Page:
The new accord: Aboriginal power and the future of Canada’s First Peoples

The new accord: Aboriginal power and the future of Canada’s First Peoples

“What is the forging of a new accord that is a different way of developing resources so that Aboriginal communities are true partners, we truly protect the environment and we develop it as best we can?” — Chris Henderson, president of Lumos Energy

On June 24, Chris Henderson joined us as part of the MaRS Global Leadership series for the launch of his new book Aboriginal Power: Clean Energy and the Future of Canada’s First Peoples. He provided an insightful overview of the disruptive and game-changing potential of renewable energy: the potential to change not only how we produce energy, but also to change the social and economic prosperity of Aboriginal communities and the feeble private sector relationships that have existed for 300 years.

Beginning with the story of the Inukjuak community in Quebec, Chris described the population’s continuing reliance on diesel fuel for heat, electricity and water services. Inukjuak is 400 kilometres away from the provincial grid and relies on annual diesel shipments for its energy. Chris recounted the community’s desire to adopt renewable energy technologies in order to free themselves from reliance on diesel fuel and to create a better future for their children.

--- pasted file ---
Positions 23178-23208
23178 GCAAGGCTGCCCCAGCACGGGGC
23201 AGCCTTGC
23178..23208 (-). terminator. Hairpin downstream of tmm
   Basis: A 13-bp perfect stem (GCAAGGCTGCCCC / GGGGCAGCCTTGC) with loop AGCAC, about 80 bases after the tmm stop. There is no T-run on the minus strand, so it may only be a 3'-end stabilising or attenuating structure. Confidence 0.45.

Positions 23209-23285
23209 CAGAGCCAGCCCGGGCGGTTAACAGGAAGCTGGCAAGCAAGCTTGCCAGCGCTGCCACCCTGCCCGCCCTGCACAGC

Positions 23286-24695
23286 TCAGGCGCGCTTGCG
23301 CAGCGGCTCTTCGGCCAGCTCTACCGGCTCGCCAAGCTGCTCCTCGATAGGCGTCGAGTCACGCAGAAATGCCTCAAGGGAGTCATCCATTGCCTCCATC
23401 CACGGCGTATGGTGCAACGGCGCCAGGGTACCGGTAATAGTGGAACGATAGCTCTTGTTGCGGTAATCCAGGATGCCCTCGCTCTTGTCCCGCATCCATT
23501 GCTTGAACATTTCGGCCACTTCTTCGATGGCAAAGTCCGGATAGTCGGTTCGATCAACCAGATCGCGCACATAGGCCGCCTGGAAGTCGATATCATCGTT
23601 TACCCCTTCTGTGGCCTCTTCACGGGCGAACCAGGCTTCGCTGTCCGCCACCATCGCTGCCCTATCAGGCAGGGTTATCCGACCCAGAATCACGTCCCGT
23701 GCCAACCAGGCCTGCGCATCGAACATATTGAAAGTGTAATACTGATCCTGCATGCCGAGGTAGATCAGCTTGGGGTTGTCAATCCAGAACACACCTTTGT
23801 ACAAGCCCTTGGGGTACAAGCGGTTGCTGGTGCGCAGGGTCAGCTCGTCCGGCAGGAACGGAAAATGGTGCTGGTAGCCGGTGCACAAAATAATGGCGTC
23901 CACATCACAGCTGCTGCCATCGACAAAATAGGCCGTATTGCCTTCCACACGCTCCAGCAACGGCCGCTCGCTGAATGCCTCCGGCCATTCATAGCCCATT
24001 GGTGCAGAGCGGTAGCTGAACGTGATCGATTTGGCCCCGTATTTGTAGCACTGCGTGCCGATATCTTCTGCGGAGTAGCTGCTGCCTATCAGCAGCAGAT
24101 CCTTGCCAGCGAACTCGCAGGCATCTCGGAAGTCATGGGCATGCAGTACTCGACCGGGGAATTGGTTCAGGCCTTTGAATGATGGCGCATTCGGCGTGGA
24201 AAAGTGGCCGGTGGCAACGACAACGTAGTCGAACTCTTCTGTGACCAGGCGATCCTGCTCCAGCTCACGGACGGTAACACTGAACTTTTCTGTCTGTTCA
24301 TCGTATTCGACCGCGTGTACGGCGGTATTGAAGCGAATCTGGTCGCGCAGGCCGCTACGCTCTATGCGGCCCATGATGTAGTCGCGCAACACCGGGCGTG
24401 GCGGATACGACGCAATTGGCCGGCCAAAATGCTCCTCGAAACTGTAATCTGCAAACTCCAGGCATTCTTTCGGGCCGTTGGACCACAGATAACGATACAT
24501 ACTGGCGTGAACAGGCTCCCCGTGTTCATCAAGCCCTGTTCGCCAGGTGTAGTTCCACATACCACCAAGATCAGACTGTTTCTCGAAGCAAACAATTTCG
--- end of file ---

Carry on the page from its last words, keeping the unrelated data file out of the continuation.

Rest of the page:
Aboriginal Power is a book of stories about communities like Inukjuak that have diversified their energy sources and actively engaged in new partnerships and projects. The book features the stories of 50 renewable power projects throughout Canada and the impact they have had on local communities and on Canada’s overall resiliency. They are remarkable stories of both action and results, and they demonstrate the power of partnerships, with energy developers and Aboriginal communities working toward mutually beneficial arrangements. These partnerships are not “consultations,” which Chris describes as being a “vestige of colonial relationships.” Rather, these partnerships have formed through a respectful, proactive, interactive and substantive process and the results of these collaborations truly show.

Chris describes Aboriginal Power as a book about hope that is not hopeful, but real. It demonstrates the potential of renewable energy in shaping our future. As Chris notes: “Aboriginal Power is about the Canada we want.”

I’m looking forward to reading the book, which, as Chris notes in his conclusion, is but a snapshot in time. With the actions we take there are sure to be more inspirational stories to come!

Check out the Storify summary for highlights and photos from the event.


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